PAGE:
Okay, Jesus has been exiled, Simon Peter goes back to his nets and dies of gangrene after getting his thumb amputated by a pike, and Saul of Tarses is walking down the Damascus road one day, staring into the sun, gets blinded, and walks off a cliff. A lot of people were seeing signs and omens in those days, and they probably would have just latched onto someone else. I believe that point has already been made. But what if they didn’t…?
Christianity didn’t really start to have an impact on history until there were enough of them to threaten the Empire’s dogma. 300 C.E., say, which I believe is the date that a previous poster gave as the approximate date of the wide acceptance of the Zoroastrian religion. Anyway, the Romans start losing ground in the East to the Parthians, and in these religion-starved lands, Zoroastrianism catches on. Piece by piece, the Parthians press their advantage, Egypt probably splits off and goes independent, a major economic blow. The fall of the West proceeds about as it does in this timeline, since the movement of the barbarin tribes has little to do with Christianity, at least at first. Constantine moves his capital to Byzantium, but he hasn’t embraced Zoroastrianism, since its influence has not been felt in Rome. Byzantium, on the other hand, is almost entirely converted. So probably what winds up happening is you have an Emperor who worships one set of gods, and a populace who worsips a god of a neighboring Empire. This, as you know, is not usually a good thing. The Parthians, taking advantage of this, conquer the Eastern Empire. They should have it all sown up by about the year 500.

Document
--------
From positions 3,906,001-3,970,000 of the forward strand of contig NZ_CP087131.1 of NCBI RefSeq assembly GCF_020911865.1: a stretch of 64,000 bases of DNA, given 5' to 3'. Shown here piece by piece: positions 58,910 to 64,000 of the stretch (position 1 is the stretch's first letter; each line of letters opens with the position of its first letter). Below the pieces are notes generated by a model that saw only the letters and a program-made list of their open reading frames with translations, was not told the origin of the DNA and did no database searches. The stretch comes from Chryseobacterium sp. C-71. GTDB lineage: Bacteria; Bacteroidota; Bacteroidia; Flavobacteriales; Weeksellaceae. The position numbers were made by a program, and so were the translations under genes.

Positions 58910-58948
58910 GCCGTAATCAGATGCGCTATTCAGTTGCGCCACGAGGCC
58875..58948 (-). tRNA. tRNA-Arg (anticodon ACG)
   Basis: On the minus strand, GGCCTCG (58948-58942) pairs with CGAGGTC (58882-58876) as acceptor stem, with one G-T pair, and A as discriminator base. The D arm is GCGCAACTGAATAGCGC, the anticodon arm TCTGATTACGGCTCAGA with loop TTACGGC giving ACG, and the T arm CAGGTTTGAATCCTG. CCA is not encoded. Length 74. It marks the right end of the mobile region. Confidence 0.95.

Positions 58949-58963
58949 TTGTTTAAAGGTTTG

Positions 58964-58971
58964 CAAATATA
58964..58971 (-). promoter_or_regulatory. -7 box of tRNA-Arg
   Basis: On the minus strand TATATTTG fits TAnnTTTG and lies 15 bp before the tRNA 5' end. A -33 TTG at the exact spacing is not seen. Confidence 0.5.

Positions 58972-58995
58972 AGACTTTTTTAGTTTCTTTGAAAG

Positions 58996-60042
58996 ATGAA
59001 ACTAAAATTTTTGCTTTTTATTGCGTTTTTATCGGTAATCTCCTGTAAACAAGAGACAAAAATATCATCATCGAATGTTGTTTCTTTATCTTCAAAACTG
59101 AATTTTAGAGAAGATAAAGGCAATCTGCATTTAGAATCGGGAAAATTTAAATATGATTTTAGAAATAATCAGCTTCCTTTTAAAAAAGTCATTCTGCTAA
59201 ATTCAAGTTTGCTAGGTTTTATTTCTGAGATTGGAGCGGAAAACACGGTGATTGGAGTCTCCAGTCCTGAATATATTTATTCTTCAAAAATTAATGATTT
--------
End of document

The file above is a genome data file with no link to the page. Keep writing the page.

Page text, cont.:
Meanwhile, in the West, Rome has fallen, but nobody has converted to Christianity. The Germanic tribes who now rule Rome and its various provinces have their own set of gods, but it is one that can easily be reconciled with the Roman system. So they do essentially what the Romans did with the Greek system all those centuries ago: adapt it. Woden becomes identified with Jupiter, Thor with Vulcan, or maybe Mars, etc. After a while, they become assimilated, the Lombards in Italy, the Franks, Burgundians, and Alans in France, the Visigoths and Suevians in Spain, the Vandals in North Africa and Sicily, etc. A Germano-Roman renaissance of sorts begins, with thriving, cosmopolitan kingdoms. This probably brings them into conflict with the Parthians, and also the Egyptians, who are undergoing a renaissance of their own. It is right at this point that Mohammed shows up. What exactly he does, I will leave till next time, when I have figured it out.